The robot revolution in banking has begun. The use of robotics and artificial intelligence (AI) is leading to significant improvements in customer service and productivity, say experts.
Harnessing robots and AI results in savings in both costs and time, as well as minimal or negligible error rates, and better compliance for the regulatory industry. Its use is becoming more sophisticated worldwide as the technology’s benefits to the sector become more apparent. And the UAE is no exception and is leading its adoption in the region.
Although many financial institutions talk of AI and robotics, Mashreq is already at an advanced level of use and implementation, says Sandeep Chouhan, Group Head of Operations & Technology at the UAE bank, a leader in innovation in the region.
Mashreq began using robots and AI technology more than a year ago and has made some significant strides since, including impressive cost savings of up to 60 per cent in some areas.
“We have been able to develop a fairly robust capability. We have set up a centre of excellence and in the past 12 months we have been able to deliver a meaningful impact, both to the customer experience as well as in helping drive efficiencies,” he says.
Mashreq began its AI drive by using robots to pick up and direct simple service helpdesk requests to the right people, which related to password resets and account creation. After that, it introduced chatbots capable of answering basic queries, before moving on to the “heavy lifting” of assisting with back office transactions.
Over the past 12 months, the bank has introduced almost 20 robots or digital workers as it calls them, which handle about 35 different business processes, resulting in better flexibility and increased productivity.
“We can take a funds transfer request that a customer has submitted online on a mobile phone and a robot can now read that information, which was earlier being read by an individual, and log in to the funds transfer system and record that information there, and pass it on to a human for final verification,” says Chouhan.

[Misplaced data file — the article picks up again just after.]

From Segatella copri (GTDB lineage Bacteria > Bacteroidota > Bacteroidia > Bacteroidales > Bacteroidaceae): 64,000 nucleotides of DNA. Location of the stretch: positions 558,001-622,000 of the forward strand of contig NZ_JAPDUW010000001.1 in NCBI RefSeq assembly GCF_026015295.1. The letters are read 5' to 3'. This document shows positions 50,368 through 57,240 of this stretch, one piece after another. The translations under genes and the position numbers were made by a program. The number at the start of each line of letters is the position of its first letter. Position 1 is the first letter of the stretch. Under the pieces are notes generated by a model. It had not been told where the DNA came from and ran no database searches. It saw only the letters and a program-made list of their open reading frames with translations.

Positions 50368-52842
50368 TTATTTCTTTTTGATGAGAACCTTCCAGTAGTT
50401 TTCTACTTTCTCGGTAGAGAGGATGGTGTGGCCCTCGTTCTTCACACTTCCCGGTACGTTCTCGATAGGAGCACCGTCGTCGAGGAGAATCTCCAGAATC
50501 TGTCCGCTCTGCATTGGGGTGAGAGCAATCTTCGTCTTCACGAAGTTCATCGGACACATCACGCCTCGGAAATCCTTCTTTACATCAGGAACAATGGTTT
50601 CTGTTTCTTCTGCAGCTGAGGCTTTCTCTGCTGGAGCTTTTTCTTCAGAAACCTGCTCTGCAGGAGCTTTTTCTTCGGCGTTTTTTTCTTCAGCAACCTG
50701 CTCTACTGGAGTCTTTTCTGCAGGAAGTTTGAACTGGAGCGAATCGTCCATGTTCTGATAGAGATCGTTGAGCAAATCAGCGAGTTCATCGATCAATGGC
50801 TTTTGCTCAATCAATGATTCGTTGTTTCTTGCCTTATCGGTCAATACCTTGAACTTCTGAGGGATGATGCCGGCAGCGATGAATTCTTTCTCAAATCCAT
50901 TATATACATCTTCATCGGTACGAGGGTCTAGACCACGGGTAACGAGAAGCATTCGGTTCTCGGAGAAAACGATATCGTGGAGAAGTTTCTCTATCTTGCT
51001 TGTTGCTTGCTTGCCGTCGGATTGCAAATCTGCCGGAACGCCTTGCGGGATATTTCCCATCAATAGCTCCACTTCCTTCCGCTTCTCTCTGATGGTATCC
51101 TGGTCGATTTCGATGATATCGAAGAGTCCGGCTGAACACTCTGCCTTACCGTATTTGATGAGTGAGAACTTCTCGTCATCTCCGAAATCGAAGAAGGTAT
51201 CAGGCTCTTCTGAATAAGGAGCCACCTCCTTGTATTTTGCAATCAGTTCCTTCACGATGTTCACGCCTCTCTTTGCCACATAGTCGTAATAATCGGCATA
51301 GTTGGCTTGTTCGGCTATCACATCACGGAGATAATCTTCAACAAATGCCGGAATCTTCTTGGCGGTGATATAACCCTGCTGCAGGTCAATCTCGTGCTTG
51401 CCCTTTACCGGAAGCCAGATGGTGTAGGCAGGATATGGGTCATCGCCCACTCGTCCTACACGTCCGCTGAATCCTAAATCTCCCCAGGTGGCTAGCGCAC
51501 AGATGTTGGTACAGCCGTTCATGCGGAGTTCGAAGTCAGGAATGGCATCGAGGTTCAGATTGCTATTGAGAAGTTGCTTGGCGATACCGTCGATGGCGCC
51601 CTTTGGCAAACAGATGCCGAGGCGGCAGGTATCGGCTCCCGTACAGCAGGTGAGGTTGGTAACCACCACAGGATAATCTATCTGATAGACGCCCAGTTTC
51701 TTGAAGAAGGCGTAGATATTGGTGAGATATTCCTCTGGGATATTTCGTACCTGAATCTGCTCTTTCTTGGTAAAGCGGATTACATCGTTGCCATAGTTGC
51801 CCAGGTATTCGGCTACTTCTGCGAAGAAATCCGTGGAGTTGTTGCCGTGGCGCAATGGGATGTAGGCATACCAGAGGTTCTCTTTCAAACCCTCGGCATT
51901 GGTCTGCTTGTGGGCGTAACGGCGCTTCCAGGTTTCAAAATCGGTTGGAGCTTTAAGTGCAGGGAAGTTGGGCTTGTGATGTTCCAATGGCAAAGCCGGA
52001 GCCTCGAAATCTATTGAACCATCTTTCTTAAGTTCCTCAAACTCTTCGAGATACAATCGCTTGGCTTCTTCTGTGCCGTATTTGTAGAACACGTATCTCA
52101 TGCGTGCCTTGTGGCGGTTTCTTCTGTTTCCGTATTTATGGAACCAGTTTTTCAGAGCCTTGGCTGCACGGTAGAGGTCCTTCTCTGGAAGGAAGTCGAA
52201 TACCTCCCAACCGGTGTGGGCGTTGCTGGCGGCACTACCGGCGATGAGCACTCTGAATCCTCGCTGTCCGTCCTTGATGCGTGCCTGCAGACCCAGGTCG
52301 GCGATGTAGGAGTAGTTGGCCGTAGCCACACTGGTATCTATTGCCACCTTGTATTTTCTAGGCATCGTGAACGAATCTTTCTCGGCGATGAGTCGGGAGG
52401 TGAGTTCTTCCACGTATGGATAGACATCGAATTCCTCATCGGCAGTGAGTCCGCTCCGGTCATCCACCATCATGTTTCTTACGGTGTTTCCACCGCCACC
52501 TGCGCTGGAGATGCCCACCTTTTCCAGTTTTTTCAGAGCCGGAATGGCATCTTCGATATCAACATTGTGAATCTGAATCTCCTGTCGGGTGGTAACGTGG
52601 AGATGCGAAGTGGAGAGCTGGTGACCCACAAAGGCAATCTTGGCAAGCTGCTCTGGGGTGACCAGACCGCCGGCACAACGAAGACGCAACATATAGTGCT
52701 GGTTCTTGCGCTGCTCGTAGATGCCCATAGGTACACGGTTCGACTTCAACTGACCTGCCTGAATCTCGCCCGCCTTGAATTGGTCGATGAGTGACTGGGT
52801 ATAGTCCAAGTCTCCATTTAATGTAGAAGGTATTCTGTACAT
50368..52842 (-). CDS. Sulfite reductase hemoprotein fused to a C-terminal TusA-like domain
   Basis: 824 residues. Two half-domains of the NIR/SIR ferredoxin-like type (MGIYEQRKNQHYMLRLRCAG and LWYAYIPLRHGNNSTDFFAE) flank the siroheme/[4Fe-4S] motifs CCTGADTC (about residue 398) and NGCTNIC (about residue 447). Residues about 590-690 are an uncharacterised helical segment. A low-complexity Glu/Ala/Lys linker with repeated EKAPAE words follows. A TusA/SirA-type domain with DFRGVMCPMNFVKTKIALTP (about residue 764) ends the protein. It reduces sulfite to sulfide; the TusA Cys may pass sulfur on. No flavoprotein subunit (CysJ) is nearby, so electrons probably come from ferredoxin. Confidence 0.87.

As robots and AI systems drive the automation of core banking processes, consumers can expect to see a transformation in the way they do their banking. About nine financial companies out of 10 are working with AI technologies, according to a survey this year by Deloitte and the industry group EFMA.
Many banks in the region are implementing the use of robotics and AI, and the agenda is being advanced by support from the top. In October, in a world first, the UAE appointed a Minister of Artificial Intelligence in a sign of the technology’s increasing importance.
“This shows that the push is there right from the top if you want to make a mark for yourself and that is reflected in the strategy that banks are adopting as well,” says Sanjay Deshpande, Executive Vice-President and Head of BFS business at Virtusa.
“A lot of people are not aware of the fantastic work happening in this region. There is a perception people have about the Middle East but I think they are at the cusp of making a quantum leap when it comes to innovation.”
Mashreq is taking on the agenda in an “accelerated fashion”, adds Deshpande, whose company is assisting the UAE bank in the digital transformation program powered by automation and AI.
The use of new technologies has resulted in a more consistent and reliable customer service at Mashreq, as the error rate is negligible. “At the heart of robotics and artificial intelligence capabilities that are coming, the core impact is revolutionising the customer experience,” says Chouhan.
Today, artificial intelligence includes machine learning, which is the ability for robots to learn by ingesting data, and natural language processing, the ability to read or produce text. Machine learning allows banks to instantly draw valuable insight from their data, reduce risks, automate processes and improve customer engagement.
“Customers look for speed. So the speed at which you are able to capture the customers information and be able to pass that on for processing would almost allow you to deliver an instantaneous experience,” says Chouhan.
“The adoption of robotics has given us the flexibility on managing the work load. If we run a new campaign and we get a flood of applications to open a new credit card product we have launched, we can now get these robots and push all this robotic power, towards account opening and card opening, versus certain other activities,” says Chouhan.
Future of work
So will robots work alongside or replace humans? Many fear that the implementation of robots and AI technologies will result in job losses, but experts say this is a misconception.
In fact, according to an article in Harvard Business Review in 2015, they seem to increase productivity among employees, as has been the case with Mashreq.
The acceptance among employees to the new technology has been high, says Chouhan. Free from monotonous manual tasks, which are now done by robots, they have more time to concentrate on analysis more to develop deeper insights in supporting customer needs and providing specialised advisory roles.
Deshpande agrees. “It’s not robots versus humans. It is robots and humans working together to deliver certain benefits. Because we are seeing definitely that the maturity curve is here, where people are a lot more focused on cost reduction, and time reduction,” he says.